Investing in stocks can be lucrative, but when you do make money, you must pay taxes on the profits. Therefore, it is important to calculate the cost basis of any stock you sell. Knowing how much you paid for the stock originally is essential, because that total cost basis allows you to accurately compute your capital gain or your loss on the stock.
Find a copy of the purchase confirmation you received when you bought the stock. Add the brokerage commission to the price of the stock to determine the full purchase price.
Review any statements you received indicating dividend payments. Add those dividend payments to the cost basis you calculated in the first step. You already paid taxes on these dividends, so you need to include them when you calculate your cost basis.
Check the confirmation you received when you sold your stock. Subtract the brokerage commission you paid when you sold the stock from the proceeds from the sale.
Subtract the original cost basis of the stock you sold from the proceeds of the sale you calculated in step 3. If the proceeds are more than the cost basis, you have a capital gain, and if the stocks are held within a taxable account, you need to pay taxes on that gain. If you have a capital loss, you can write off part of that loss on your taxes.
- Turbo Tax: Capital Gains and Losses
- Internal Revenue Service (IRS). "Topic No. 409 Capital Gains and Losses." Accessed Mar. 22, 2020.
- Internal Revenue Service (IRS). "Cost Basis Reporting FAQs." Accessed Mar. 22, 2020.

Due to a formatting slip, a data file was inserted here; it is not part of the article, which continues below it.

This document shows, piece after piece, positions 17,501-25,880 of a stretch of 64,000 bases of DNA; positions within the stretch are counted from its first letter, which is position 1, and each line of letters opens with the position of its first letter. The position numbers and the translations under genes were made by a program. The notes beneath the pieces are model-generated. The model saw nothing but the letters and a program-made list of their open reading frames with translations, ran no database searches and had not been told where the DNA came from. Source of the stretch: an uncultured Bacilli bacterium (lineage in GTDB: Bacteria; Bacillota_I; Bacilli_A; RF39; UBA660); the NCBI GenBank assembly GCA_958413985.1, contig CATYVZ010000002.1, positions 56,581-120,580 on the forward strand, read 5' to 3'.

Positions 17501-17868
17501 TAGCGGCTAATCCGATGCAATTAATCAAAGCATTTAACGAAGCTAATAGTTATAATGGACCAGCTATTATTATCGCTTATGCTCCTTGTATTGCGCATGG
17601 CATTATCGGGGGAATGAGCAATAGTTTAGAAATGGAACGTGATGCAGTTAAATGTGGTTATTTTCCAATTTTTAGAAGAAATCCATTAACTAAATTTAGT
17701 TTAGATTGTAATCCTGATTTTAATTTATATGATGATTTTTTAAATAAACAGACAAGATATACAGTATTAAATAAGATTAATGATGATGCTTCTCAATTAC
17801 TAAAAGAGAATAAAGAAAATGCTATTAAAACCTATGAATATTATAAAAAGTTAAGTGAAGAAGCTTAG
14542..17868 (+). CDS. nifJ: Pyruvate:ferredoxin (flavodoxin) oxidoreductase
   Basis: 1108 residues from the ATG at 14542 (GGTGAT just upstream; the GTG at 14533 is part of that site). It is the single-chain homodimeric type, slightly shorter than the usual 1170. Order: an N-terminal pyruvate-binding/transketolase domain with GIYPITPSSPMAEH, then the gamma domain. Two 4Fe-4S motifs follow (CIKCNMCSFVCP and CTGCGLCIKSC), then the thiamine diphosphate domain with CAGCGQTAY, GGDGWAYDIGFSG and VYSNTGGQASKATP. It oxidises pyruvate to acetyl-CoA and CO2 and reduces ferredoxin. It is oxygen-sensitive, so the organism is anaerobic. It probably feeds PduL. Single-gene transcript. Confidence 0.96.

- Internal Revenue Service (IRS). "Publication 550 (2018) Investment Income and Expenses (Including Capital Gains and Losses)," Page 43. Accessed Mar. 22, 2020.
- Wolters Kluwer Financial Services. "Capital Changes." Accessed Mar. 22, 2020.
- U.S. Securities and Exchange Commission. "Form S-4." Accessed Mar. 22, 2020.
- U.S. Securities and Exchange Commission. "Bankruptcy: What Happens When Public Companies Go Bankrupt." Accessed Mar. 22, 2020.
- Charles Schwab. "How Do You Value a Gift of Stock? It Depends on Whether You're the Giver or the Receiver." Accessed Mar. 22, 2020.
Based in Pennsylvania, Bonnie Conrad has been working as a professional freelance writer since 2003. Her work can be seen on Credit Factor, Constant Content and a number of other websites. Conrad also works full-time as a computer technician and loves to write about a number of technician topics. She studied computer technology and business administration at Harrisburg Area Community College.